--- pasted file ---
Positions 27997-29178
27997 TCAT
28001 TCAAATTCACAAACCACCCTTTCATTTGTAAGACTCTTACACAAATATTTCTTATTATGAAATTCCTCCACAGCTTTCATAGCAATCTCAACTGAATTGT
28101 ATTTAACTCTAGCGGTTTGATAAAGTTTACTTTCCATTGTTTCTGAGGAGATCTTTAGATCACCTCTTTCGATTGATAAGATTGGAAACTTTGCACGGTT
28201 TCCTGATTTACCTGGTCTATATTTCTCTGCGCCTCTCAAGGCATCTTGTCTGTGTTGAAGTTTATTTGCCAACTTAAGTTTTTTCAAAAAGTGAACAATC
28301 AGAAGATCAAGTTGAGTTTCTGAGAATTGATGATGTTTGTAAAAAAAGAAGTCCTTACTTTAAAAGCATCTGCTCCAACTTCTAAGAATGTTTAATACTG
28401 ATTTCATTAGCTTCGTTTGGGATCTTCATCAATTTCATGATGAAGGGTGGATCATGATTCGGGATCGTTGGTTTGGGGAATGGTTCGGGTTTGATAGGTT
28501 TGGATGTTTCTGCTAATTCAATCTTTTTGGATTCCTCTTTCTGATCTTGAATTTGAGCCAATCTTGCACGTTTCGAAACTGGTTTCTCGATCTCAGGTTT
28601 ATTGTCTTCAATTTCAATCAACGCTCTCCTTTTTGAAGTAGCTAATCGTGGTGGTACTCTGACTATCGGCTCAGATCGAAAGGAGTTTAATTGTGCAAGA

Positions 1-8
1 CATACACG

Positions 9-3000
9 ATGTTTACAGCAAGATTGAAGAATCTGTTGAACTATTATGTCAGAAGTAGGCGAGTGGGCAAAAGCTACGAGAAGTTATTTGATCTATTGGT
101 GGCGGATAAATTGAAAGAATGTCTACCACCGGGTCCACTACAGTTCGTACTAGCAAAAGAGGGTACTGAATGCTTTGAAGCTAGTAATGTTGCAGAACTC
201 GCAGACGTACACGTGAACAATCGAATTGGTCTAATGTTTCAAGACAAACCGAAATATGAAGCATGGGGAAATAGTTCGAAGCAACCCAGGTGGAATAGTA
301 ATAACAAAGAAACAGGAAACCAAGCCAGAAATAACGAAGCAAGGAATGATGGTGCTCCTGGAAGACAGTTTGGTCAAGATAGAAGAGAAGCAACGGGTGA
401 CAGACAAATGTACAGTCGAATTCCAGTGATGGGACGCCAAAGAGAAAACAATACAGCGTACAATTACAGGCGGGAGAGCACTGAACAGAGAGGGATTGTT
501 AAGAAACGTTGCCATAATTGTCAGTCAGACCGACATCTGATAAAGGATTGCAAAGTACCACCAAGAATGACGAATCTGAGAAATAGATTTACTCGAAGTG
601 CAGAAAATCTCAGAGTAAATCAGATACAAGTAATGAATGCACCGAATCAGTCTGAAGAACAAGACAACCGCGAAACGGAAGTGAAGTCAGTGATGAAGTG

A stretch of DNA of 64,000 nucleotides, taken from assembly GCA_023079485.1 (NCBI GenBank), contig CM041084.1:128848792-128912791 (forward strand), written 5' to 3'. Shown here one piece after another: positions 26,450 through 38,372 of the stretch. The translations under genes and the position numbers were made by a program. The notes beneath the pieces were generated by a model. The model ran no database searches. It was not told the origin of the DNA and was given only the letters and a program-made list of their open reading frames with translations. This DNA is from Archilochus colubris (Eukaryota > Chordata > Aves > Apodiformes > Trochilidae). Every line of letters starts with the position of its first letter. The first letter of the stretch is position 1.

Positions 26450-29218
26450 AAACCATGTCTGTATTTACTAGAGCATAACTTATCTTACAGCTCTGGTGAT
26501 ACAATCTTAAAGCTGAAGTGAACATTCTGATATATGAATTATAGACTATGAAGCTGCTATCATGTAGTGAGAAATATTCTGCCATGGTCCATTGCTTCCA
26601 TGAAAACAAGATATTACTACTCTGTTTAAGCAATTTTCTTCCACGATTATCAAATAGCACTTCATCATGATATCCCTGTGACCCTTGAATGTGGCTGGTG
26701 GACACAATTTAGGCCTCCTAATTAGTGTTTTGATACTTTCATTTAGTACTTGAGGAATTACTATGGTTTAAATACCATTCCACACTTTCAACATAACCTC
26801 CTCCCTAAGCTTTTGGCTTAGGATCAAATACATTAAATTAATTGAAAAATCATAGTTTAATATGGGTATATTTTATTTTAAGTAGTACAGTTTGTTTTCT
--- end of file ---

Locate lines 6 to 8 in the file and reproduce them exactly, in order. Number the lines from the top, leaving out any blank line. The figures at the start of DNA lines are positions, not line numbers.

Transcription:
28301 AGAAGATCAAGTTGAGTTTCTGAGAATTGATGATGTTTGTAAAAAAAGAAGTCCTTACTTTAAAAGCATCTGCTCCAACTTCTAAGAATGTTTAATACTG
28401 ATTTCATTAGCTTCGTTTGGGATCTTCATCAATTTCATGATGAAGGGTGGATCATGATTCGGGATCGTTGGTTTGGGGAATGGTTCGGGTTTGATAGGTT
28501 TGGATGTTTCTGCTAATTCAATCTTTTTGGATTCCTCTTTCTGATCTTGAATTTGAGCCAATCTTGCACGTTTCGAAACTGGTTTCTCGATCTCAGGTTT